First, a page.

"So as long as those people stayed in the system, doped and never got caught, the odds of them changing their behaviour are not very high when the spoils of victory are so very high," he added.


Simon joined as news editor in 2009 and is now the site’s community editor, acting as a link between the team producing the content and our readers. A law and languages graduate, published translator and former retail analyst, he has reported on issues as diverse as cycling-related court cases, anti-doping investigations, the latest developments in the bike industry and the sport’s biggest races. Now back in London full-time after 15 years living in Oxford and Cambridge, he loves cycling along the Thames but misses having his former riding buddy, Elodie the miniature schnauzer, in the basket in front of him.

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Colin Peyresourde | 10 years ago

I think WADA and USADA need to find a way of unpicking the omerta otherwise the cycling perpetuates. The battle against doping is ongoing and the anti-doping agencies are armed with pea-shooters and out-manned. So they need to find a way to expose the dopers, break down the trust that exists between riders/teams director/assorted staff. The omertà seems to even involve journalists - though like gangster intimidation it is more through being scared about their jobs.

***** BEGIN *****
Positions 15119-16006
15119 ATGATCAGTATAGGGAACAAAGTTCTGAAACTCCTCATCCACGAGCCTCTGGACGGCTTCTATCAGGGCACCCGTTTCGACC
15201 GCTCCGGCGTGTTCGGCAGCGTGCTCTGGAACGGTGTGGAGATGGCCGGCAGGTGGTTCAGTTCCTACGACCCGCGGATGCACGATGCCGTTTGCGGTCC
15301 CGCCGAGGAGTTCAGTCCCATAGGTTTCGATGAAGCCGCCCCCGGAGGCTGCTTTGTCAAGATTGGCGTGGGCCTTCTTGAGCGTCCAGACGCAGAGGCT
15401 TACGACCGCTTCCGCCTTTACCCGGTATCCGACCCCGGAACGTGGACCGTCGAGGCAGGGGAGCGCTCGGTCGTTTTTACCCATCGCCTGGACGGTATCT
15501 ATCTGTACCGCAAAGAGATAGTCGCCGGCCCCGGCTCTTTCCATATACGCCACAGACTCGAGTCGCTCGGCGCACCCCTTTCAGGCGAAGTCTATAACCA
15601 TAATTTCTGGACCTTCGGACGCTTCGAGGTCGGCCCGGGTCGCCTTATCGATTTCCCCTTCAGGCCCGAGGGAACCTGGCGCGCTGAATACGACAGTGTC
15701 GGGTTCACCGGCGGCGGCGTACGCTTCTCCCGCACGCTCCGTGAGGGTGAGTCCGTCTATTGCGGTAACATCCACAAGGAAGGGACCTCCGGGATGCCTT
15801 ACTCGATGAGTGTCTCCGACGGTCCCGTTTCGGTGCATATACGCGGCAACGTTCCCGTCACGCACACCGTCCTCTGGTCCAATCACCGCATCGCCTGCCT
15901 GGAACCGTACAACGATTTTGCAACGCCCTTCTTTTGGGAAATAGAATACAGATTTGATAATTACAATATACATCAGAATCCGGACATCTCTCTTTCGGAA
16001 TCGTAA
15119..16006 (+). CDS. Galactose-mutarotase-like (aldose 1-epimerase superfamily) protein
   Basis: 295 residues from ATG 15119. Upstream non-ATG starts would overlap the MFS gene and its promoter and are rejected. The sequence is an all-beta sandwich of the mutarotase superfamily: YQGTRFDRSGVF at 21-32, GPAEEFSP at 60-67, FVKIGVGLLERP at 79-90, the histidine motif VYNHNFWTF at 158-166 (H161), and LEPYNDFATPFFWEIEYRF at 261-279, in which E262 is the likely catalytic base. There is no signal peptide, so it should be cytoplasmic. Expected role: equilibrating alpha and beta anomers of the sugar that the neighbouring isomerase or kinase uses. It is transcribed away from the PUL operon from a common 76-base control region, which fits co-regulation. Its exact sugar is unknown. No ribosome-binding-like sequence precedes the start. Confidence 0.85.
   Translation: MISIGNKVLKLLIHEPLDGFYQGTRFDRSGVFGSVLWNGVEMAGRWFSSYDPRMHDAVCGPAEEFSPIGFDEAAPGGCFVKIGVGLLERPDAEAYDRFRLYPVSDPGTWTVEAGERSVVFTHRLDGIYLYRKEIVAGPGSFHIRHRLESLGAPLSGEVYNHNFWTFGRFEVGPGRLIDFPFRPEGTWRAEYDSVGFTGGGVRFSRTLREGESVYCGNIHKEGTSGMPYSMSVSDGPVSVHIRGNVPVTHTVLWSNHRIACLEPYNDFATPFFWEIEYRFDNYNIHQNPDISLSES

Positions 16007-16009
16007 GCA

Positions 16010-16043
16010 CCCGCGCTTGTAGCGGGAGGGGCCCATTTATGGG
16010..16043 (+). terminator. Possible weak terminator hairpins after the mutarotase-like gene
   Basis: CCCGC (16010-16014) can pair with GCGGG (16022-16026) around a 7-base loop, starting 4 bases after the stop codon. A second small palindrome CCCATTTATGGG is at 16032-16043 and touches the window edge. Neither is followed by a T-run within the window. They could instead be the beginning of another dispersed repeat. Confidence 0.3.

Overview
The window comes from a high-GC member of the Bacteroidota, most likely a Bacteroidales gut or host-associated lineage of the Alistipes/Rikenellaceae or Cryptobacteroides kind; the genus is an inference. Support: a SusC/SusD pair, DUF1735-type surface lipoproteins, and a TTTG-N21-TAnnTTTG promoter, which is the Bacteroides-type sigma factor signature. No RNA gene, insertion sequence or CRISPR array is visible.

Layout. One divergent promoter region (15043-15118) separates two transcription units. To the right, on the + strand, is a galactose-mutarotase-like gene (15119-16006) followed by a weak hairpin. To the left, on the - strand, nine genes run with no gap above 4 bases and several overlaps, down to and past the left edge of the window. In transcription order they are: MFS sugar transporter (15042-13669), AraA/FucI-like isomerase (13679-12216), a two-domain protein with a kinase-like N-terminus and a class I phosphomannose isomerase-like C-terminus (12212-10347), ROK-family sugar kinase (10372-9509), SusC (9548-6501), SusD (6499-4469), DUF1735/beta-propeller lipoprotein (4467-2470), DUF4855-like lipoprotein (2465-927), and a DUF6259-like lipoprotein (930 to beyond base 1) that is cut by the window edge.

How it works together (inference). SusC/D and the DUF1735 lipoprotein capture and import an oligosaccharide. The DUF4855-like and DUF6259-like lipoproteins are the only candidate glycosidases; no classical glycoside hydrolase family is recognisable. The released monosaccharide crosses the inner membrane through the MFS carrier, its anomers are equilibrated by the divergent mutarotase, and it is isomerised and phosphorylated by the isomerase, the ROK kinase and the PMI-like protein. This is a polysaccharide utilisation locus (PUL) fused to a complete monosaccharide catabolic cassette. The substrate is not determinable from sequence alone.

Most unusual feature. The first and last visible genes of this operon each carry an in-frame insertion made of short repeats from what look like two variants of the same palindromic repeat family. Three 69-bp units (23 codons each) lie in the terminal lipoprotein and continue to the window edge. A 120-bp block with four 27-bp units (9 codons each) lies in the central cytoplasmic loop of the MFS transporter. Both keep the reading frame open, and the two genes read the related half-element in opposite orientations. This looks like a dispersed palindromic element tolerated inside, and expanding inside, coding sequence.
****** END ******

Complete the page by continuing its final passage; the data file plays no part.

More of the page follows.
In most cases of big doping busts the information did come from outside sources. Balco/Armstrong: they were undone by informers. It should actually make you think about the riders who do get caught. Most of them are in complete disbelief, and if you've read Hamilton's book he re-iterates that - in fact the unspoken sub-plot is that Hamilton believes that persons unknown (Armstrong) grassed him in (because he was worried about him beating him). Which may explain part of the reason he helped Tygart.

Those that put any store in anti-doping organisations to adequately provide a deterrent to doping in professional sport are sadly misplaced as the ADAs will confess themselves. But they have developed processes which do help restrict them, which does to more 'human' performances. But sadly the rewards for doping are high, the testing inadequate and penalties not effective - human nature dictates that people will exploit that mercilessly.

700c | 10 years ago

Catching Armstrong was of course a good thing, but until Tygart releases the names you just get the impression that was a personal vendetta for him, with other dopers getting less harsh, or preferential treatment for coming forward.

The sport needs a cleanse and a line to be drawn drawn but first he needs to be open about these riders. It's not exactly helpful for teams, like sky, who are trying to take a zero tolerance approach

But then the same goes for the Spanish government with the Puerto blood bags..

keirik | 10 years ago

What? Give the names up and he'd have to give up his place in the spotlight which he seems very keen to keep.

This stopped being about Armstring and became all about Travis Tygart a long time ago

mikeprytherch | 10 years ago

If he wanted to clean up the sport he would of already released them, come on name and shame and stop messing around.